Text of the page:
v. 6 — This passage reveals David’s genuine interest in the holy cause of God. He is concerned that his ill treatment, which many would assume was the result of some sin, would bring reproach upon the Lord’s faithful people. He prays that it may not be so. He does not want dishonor brought upon the saints through him. Ought not we likewise to be concerned for any detrimental effect that our influence might have upon our brethren in the Lord?

Suffering on Behalf of God (vv. 7-12)

vv. 7-8 — Contrary to his reproach being on account of personal sin (cf. 1 Peter 4:15), David’s persecution has been for the sake of Jehovah (cf. Jeremiah 15:15). The expression “shame hath covered my face” indicates that his dishonor is constantly before him (cf. Psalm 44:15). A part of the king’s suffering was due to the fact that even his kinsmen treated him as if he were a stranger. They were ashamed to be identified with him. Even some of his brothers acted as though he were a foreigner. Job had suffered a similar experience (cf. Job 19:3ff); indeed, our Lord also felt the reproach of his kinfolk (cf. Mark 16:14).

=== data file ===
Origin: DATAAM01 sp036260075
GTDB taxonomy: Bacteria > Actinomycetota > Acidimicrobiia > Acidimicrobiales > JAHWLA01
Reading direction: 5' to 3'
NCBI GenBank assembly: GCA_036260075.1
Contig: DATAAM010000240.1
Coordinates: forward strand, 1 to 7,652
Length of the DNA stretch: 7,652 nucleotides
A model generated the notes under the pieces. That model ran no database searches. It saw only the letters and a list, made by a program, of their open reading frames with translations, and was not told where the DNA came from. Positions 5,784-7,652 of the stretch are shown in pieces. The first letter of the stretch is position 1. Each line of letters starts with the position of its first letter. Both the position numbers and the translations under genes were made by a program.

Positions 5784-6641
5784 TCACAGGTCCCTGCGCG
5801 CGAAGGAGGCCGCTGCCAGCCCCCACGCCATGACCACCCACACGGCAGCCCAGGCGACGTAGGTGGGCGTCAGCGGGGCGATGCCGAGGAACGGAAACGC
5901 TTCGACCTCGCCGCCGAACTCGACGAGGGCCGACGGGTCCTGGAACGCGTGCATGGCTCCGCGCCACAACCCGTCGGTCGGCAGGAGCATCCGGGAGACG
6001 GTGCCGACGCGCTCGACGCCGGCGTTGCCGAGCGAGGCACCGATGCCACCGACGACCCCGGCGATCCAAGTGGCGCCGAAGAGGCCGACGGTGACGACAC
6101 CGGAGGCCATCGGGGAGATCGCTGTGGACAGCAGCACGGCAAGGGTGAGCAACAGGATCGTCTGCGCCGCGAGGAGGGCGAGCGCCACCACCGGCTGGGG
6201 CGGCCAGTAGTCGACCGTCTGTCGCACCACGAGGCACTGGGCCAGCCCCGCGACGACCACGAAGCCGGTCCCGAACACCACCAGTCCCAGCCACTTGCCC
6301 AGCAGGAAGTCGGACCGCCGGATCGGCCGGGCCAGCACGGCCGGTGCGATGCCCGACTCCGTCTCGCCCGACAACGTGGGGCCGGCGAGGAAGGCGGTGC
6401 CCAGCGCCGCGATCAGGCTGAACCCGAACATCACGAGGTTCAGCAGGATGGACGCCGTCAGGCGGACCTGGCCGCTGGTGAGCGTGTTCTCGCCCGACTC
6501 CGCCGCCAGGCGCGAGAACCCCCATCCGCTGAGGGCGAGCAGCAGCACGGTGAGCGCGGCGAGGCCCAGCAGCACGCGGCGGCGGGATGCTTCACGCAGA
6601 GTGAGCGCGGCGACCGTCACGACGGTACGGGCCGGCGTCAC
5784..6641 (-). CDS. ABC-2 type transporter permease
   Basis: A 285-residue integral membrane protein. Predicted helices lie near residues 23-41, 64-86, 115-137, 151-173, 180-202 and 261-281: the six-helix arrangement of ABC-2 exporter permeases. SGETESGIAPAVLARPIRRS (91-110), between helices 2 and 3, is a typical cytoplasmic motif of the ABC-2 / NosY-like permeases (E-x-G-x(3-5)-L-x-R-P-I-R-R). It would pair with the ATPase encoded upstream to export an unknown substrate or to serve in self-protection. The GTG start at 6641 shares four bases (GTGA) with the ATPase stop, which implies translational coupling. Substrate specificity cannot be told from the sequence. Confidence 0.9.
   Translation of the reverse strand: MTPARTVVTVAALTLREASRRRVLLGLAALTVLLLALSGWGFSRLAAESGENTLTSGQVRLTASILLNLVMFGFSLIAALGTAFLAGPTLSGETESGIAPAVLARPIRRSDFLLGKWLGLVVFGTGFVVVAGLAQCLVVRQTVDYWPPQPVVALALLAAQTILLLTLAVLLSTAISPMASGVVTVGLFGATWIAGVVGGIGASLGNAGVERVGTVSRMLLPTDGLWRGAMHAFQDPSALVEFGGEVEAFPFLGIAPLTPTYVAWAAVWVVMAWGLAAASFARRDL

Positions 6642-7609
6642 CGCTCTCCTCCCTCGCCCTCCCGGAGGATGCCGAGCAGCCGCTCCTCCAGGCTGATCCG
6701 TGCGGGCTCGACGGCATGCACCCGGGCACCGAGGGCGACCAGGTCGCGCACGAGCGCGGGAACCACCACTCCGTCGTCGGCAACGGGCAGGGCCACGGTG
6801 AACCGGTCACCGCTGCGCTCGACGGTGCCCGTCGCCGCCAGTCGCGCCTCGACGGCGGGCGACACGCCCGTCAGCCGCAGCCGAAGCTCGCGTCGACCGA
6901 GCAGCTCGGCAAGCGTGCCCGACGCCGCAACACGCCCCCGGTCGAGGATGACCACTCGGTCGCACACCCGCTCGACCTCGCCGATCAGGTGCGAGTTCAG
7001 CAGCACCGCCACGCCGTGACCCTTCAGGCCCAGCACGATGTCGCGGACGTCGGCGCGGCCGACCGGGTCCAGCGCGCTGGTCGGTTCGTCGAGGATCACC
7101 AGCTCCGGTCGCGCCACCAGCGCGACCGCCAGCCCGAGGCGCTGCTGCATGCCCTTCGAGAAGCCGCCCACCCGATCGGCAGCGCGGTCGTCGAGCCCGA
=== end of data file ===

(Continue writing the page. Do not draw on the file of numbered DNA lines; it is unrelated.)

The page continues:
v. 9 — David was consumed with zeal for the house of God. The term “house” could denoted the temple, and his meticulous preparation for the building thereof (1 Chronicles 22:1ff). Or, “house” might suggest the nation of Israel (cf. Numbers 12:7; Hosea 8:1), and David’s passion for its fidelity to the Lord (cf. Jeremiah 12:7). Christ’s disciples were reminded of this passage when they observed him driving the money-changers from the temple early in his ministry (John 2:17). No one has ever rivaled Jesus in his zeal for the cause of God!

The psalmist continues by affirming that he had borne the reproaches of them who were contemptuous of God. Paul, in discussing how Christians should seek to please one another unto edifying (in matters of expediency, e.g., eating meats), cited this passage, and made the application to Jesus Christ, who, being utterly selfless, was willing to bear our reproaches. If the Lord could bear the penalty for our sins, can we not accommodate one another in lesser matters? Again we must chastise those who disclaim any Messianic implication in the original psalm. “The eyes of those who maintain that Psalm 69:9 simply records the outcry of a devout child of God, and has nothing to do with the Messiah, are covered with a veil” (Hendrickson, p. 471; cf. 2 Corinthians 3:14).